Wednesday, April 24, 2024

EVERYDAY LAW: Dismissal damages


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An issue that has been raised with me is whether the courts can award damages for the manner of dismissal and the loss of reputation that can be a consequence thereof:
In the English case of Addis vs Gramophone Co. Ltd (1909), a decision of the House of Lords held that where an employee is wrongfully dismissed from his employment the damages for dismissal cannot include compensation for the manner of the dismissal, for his injured feelings, or for the loss he may sustain from the fact that the dismissal itself makes it more difficult to obtain employment.
This explanation of the decision is essentially based on a speech delivered by Lord Loreburn with which the majority of the judges agreed.
In the case of Johnson vs Unysis Ltd (2001), referred to in last week’s article, the above issue was discussed.
In the course of his speech, Lord Millett described the effect of the case of Addis vs Gramophone in the terms mentioned above and went on to consider the introduction of unfair dismissals legislation in the United Kingdom.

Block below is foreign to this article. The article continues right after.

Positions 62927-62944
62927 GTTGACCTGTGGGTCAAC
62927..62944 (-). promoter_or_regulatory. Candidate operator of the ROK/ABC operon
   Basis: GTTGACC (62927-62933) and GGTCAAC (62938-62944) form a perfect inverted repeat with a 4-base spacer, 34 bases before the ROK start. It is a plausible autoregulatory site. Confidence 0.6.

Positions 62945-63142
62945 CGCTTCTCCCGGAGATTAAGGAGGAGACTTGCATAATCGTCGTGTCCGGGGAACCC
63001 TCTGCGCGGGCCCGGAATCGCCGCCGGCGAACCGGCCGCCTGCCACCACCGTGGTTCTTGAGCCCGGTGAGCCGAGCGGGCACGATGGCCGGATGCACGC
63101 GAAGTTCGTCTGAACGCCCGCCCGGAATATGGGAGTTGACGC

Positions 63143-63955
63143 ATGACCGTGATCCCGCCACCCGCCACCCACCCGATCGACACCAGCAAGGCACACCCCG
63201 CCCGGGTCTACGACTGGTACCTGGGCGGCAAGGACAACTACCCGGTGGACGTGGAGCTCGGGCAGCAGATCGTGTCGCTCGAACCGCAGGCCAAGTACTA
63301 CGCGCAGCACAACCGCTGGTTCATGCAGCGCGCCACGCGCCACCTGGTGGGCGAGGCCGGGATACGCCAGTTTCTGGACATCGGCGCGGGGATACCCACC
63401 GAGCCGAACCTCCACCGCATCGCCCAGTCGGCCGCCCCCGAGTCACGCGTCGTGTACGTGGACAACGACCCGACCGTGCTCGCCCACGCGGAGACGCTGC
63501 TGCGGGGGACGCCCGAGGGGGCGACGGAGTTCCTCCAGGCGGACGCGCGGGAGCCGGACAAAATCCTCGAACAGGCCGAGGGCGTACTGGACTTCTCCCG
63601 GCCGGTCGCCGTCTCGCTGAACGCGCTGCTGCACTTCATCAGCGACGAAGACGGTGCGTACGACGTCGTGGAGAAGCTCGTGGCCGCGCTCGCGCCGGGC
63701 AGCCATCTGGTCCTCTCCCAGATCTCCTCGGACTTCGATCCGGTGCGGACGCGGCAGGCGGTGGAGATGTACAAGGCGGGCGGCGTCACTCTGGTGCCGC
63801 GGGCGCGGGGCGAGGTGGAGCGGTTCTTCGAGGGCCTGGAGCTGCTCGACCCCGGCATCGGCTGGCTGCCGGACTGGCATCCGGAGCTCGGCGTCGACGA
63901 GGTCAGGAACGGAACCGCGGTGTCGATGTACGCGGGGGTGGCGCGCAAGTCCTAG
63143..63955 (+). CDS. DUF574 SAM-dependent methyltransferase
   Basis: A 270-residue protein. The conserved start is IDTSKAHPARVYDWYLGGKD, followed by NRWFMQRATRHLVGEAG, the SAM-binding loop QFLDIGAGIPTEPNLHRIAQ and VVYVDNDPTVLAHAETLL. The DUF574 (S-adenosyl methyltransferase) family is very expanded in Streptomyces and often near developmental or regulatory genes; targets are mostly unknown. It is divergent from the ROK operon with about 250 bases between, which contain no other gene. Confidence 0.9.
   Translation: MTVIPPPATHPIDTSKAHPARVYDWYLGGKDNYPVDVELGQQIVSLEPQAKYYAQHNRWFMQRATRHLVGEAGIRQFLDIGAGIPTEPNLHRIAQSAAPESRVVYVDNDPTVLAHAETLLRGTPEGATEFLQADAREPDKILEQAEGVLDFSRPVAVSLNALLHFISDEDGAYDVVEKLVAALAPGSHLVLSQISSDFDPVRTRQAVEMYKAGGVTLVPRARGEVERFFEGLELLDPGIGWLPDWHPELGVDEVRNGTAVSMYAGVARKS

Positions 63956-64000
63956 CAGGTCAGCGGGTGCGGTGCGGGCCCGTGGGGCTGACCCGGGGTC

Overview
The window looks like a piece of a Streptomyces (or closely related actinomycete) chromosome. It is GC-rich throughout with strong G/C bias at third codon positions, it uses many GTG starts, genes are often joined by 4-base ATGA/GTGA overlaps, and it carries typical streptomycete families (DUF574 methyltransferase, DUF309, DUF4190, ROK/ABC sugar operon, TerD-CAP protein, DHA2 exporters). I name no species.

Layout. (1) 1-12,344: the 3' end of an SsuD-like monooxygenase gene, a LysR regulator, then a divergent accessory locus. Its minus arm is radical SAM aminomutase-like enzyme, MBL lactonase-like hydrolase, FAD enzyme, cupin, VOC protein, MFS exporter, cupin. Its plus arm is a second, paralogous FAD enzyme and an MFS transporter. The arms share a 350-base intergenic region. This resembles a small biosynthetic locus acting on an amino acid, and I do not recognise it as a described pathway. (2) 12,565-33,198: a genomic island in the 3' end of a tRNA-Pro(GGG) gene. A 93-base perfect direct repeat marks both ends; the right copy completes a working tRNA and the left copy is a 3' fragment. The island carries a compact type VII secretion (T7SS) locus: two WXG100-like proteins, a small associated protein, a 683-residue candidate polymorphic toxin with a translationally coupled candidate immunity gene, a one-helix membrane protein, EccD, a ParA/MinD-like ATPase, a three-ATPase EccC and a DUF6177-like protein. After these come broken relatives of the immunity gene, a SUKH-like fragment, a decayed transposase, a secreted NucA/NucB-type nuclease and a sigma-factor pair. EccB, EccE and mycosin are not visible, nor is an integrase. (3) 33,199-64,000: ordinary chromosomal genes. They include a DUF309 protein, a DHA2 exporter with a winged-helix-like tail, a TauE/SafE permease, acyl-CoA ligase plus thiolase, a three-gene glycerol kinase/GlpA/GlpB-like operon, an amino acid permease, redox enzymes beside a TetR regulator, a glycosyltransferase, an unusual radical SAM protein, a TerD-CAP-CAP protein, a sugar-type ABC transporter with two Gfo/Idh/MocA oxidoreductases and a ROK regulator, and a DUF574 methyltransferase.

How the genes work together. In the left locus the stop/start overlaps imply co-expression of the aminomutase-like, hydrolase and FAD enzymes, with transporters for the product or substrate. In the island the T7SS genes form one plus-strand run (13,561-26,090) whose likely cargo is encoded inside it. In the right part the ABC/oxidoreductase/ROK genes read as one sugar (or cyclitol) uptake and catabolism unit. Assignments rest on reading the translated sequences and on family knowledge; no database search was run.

I consider the discussion so helpful in understanding the scope of the claim for wrongful dismissal, the background to the introduction of unfair dismissals legislation, and the nature of the right not to be unfairly dismissed, that I will reproduce paragraphs 71 to 75 of his judgment:
“71. In Addis’s case the House of Lords treated a contract of employment as an ordinary commercial contract terminable at will by either party provided only that sufficient notice was given in accordance with the terms of the contract.  This was the classical approach to such contracts which the House of Lords was content to confirm more than a half century later. In Ridge vs Baldwin [1964] AC 40, 65, Lord Reid observed that an employer can terminate the contract of employment at any time and for any reason or for none. It follows that the question whether damages are recoverable does not depend on whether the employer had good reason for dismissing the employee, or had heard him in his own defence, or had acted fairly towards him: it depends on whether the dismissal was in breach of contract. In Malloch vs Aberdeen Corporation [1971] 1WLR 1578, 1581, Lord Reid restated the position: